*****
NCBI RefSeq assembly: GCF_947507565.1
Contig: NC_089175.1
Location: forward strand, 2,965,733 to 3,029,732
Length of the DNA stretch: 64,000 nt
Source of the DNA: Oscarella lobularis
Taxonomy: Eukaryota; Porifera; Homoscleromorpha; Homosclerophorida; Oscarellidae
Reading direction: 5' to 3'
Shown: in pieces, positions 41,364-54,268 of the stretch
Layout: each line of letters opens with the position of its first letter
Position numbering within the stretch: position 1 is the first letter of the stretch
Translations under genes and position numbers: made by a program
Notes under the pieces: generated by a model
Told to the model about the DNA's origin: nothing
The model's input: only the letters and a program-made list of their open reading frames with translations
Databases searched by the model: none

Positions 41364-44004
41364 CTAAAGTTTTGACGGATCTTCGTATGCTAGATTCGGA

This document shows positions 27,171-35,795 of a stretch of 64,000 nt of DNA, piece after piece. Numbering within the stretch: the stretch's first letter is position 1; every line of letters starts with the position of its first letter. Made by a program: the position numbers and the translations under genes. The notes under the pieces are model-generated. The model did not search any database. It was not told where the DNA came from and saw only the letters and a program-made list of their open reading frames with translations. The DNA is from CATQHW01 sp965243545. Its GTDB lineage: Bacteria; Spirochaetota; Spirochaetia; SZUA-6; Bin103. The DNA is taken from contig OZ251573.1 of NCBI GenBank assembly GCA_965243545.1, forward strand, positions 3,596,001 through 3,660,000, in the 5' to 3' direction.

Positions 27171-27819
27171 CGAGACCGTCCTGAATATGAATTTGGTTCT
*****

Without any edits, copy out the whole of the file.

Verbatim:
NCBI RefSeq assembly: GCF_947507565.1
Contig: NC_089175.1
Location: forward strand, 2,965,733 to 3,029,732
Length of the DNA stretch: 64,000 nt
Source of the DNA: Oscarella lobularis
Taxonomy: Eukaryota; Porifera; Homoscleromorpha; Homosclerophorida; Oscarellidae
Reading direction: 5' to 3'
Shown: in pieces, positions 41,364-54,268 of the stretch
Layout: each line of letters opens with the position of its first letter
Position numbering within the stretch: position 1 is the first letter of the stretch
Translations under genes and position numbers: made by a program
Notes under the pieces: generated by a model
Told to the model about the DNA's origin: nothing
The model's input: only the letters and a program-made list of their open reading frames with translations
Databases searched by the model: none

Positions 41364-44004
41364 CTAAAGTTTTGACGGATCTTCGTATGCTAGATTCGGA

This document shows positions 27,171-35,795 of a stretch of 64,000 nt of DNA, piece after piece. Numbering within the stretch: the stretch's first letter is position 1; every line of letters starts with the position of its first letter. Made by a program: the position numbers and the translations under genes. The notes under the pieces are model-generated. The model did not search any database. It was not told where the DNA came from and saw only the letters and a program-made list of their open reading frames with translations. The DNA is from CATQHW01 sp965243545. Its GTDB lineage: Bacteria; Spirochaetota; Spirochaetia; SZUA-6; Bin103. The DNA is taken from contig OZ251573.1 of NCBI GenBank assembly GCA_965243545.1, forward strand, positions 3,596,001 through 3,660,000, in the 5' to 3' direction.

Positions 27171-27819
27171 CGAGACCGTCCTGAATATGAATTTGGTTCT